When I was a child, I learned the books of the Bible in the Christian school I attended. I don’t really remember how we learned them except that we reviewed them over and over and over and over . . . . Learning the books of the Bible is an important skill for anyone who will be doing Bible study. You have to know where to look if you want to find things in the Bible, just like in any other book.
When my daughter was three or four years old, my husband and I decided it was about time to start teaching her the books of the Bible. She was in Cubbies in AWANA, but I didn’t know that she would have to learn the books of the Bible in Sparks and T&Ts. She had received The Word and Song Bible for Christmas and listened to the stories and songs every night. (To let you know how long ago this was, she had the cassette tape version.) This Bible has a song and/or story for each book of the Bible, which was wonderful for reinforcing what we were teaching during the day.
We taught the books of the Bible in natural groupings: Law, History, Poetry, Major Prophets, Minor Prophets, Gospels, History, Paul’s Epistles, General Epistles, Revelation (note: this is not the only possible grouping). I made index cards with the name of the book in marker in large letters with the grouping name written in small letters in the upper right hand corner (in the same color). On the opposite side, I wrote the name(s) of the stories and/or songs from the Word and Song Bible that corresponded to that book. When she got into Sparks, I discovered that there was a page in her AWANA book that could be cut up into books of the Bible cards for review, very similar to what I had done (but smaller and without the really fun colors).
Between AWANA and work at home, my daughter learned the books of the Bible pretty easily. My son hasn’t had quite as simple a time. He doesn’t learn by rote as quickly as my daughter and I do (and he has dyslexia), so he has had to put more effort into this task. Nonetheless, I threw all the books of the Bible cards onto the dining room floor today and he was able to put them in order. He said all the books in order with only two mistakes.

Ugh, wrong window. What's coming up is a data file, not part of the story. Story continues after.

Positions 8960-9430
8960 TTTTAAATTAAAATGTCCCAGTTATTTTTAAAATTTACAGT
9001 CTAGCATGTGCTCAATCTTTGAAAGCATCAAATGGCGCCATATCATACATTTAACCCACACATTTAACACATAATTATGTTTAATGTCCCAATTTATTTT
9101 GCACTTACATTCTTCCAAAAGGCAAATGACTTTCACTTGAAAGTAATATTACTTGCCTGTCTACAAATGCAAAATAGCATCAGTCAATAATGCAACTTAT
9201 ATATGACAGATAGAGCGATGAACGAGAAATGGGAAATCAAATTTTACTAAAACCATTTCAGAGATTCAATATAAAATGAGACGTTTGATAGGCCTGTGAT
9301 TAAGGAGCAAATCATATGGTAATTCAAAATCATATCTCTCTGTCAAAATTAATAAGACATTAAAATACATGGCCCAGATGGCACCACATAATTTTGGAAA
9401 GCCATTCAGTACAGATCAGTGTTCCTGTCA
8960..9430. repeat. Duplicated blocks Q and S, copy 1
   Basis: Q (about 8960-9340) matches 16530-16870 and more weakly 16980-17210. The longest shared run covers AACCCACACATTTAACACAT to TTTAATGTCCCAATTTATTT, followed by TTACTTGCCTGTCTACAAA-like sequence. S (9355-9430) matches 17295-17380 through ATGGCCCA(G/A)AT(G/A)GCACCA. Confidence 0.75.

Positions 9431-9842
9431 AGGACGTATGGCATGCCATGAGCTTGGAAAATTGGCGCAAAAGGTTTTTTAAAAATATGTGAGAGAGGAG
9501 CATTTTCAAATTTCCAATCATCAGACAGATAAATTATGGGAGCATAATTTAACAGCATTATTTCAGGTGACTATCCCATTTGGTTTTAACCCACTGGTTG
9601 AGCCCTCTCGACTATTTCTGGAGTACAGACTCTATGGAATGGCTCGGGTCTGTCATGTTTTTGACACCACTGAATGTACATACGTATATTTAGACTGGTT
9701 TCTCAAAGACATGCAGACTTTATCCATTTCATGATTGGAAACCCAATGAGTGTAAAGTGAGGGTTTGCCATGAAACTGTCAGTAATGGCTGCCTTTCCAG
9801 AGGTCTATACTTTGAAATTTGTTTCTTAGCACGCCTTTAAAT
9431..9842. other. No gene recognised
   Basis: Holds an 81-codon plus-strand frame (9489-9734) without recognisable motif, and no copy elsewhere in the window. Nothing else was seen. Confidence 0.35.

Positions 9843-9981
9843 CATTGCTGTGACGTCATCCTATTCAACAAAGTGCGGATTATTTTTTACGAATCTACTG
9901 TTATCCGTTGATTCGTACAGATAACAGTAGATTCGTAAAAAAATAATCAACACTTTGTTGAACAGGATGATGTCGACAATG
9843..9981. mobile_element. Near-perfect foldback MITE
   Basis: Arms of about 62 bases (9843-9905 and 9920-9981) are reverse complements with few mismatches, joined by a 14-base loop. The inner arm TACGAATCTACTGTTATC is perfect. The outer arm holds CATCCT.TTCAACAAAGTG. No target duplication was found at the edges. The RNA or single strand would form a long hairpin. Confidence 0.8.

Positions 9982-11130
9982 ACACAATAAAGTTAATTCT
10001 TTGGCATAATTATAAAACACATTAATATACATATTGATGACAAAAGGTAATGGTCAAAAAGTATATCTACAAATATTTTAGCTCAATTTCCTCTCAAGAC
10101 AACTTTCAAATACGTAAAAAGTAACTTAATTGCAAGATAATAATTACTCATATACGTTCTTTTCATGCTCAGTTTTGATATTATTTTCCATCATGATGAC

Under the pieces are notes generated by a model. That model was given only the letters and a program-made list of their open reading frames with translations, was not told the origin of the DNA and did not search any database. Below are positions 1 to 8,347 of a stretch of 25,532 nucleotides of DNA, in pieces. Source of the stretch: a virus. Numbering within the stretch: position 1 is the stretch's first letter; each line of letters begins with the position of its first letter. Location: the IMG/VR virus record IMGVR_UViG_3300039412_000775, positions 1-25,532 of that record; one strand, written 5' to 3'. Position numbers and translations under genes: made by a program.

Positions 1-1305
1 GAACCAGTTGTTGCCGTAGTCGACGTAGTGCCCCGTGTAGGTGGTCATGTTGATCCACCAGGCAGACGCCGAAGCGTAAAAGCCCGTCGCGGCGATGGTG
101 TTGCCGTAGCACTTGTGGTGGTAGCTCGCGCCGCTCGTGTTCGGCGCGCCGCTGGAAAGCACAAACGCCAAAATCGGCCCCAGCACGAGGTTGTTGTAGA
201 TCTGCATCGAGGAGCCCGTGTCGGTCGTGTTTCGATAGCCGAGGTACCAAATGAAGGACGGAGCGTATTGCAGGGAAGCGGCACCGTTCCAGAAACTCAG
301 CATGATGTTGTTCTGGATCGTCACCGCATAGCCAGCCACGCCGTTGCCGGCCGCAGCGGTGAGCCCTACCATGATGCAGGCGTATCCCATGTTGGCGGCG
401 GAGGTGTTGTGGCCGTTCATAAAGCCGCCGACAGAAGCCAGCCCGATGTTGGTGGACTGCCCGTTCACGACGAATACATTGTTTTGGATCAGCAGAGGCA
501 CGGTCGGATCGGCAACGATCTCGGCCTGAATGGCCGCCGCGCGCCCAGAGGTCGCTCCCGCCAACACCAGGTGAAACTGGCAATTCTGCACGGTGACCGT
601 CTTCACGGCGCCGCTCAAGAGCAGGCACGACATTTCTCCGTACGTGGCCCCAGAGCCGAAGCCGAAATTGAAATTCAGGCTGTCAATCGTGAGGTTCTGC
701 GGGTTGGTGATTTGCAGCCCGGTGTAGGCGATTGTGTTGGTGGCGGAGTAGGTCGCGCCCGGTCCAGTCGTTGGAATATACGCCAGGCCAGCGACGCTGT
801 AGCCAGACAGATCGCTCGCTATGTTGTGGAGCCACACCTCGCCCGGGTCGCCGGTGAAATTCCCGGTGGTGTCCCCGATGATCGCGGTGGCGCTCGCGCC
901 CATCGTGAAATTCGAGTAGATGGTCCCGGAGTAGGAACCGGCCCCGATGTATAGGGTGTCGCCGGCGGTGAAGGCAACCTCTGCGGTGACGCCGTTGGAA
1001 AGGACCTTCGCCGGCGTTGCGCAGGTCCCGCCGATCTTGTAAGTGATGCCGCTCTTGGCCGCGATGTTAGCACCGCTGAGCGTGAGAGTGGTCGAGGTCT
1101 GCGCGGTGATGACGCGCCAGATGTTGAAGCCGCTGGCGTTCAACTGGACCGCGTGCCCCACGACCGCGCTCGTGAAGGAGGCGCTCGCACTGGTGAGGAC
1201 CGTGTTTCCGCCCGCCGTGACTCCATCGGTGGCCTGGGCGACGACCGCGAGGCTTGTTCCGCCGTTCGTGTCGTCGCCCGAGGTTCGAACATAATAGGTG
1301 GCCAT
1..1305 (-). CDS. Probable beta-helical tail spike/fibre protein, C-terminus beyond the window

Hints for teaching your child the books of the Bible:
- Start early, but not too early. Once a child is reading independently, they should start learning the books of the Bible. If they can’t yet read, it’s probably an exercise in frustration.
- Learn the books in groups – it’s easier to try to learn groups of five or six books instead of a whole lump of 27 books.
- Practice, practice, practice – there’s not much rhyme or reason to the books of the Bible, so practice is essential to get them “stuck” in the child’s brain.
- Start with the New Testament – there are fewer books to learn in the New Testament, and their names are less exotic, so it tends to go a little faster for most kids.
- Put it in context – when you read a Bible story, try to “set” it in the Bible for your kids. Help them understand that the story of Moses is in in Exodus, the story of David is in the History books, etc.
- Play games – one of the best games with the cards is to throw out the cards that the child has learned so far and have him or her put them in order as quickly as possible. My son loves to do this one.
So, what other great ideas do you have to help kids learn the books of the Bible?
*homepage image courtesy Beth of Pages of Our Life
Catherine is a homeschooling mom of a 13 year old daughter and a 10 year old son. Her children were homeschooled by their father while Catherine worked as a Family Physician until three years ago. Since that time, Catherine has been the homeschooling parent since she is no longer able to work due to illness while her husband is developing a business doing math tutoring. Her hobbies include blogging, reading, knitting, and trying to stay (somewhat) sane. Please visit her blog at Domestic Adventure.